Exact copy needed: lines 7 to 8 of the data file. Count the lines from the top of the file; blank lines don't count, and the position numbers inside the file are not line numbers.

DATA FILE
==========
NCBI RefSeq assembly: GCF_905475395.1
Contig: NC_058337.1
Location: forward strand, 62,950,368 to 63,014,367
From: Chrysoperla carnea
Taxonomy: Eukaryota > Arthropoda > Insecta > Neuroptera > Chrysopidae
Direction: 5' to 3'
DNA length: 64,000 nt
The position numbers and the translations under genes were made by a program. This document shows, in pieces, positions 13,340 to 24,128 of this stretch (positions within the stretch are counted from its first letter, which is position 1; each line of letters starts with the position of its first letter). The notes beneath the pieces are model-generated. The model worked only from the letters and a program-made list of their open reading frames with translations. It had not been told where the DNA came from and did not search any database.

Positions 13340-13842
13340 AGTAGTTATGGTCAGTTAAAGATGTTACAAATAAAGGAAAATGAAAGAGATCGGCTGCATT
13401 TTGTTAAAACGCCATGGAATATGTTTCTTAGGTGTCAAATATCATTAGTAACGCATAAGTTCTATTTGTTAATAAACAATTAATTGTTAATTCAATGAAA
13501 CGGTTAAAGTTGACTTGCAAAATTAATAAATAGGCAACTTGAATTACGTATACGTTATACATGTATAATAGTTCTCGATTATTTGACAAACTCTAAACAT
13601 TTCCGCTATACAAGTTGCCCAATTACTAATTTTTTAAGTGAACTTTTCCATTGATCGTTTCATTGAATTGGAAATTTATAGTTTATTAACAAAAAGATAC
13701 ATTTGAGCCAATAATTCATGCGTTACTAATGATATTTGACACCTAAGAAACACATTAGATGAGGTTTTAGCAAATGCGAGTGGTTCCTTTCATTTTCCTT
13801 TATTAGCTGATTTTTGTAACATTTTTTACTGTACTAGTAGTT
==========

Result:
DNA length: 64,000 nt
The position numbers and the translations under genes were made by a program. This document shows, in pieces, positions 13,340 to 24,128 of this stretch (positions within the stretch are counted from its first letter, which is position 1; each line of letters starts with the position of its first letter). The notes beneath the pieces are model-generated. The model worked only from the letters and a program-made list of their open reading frames with translations. It had not been told where the DNA came from and did not search any database.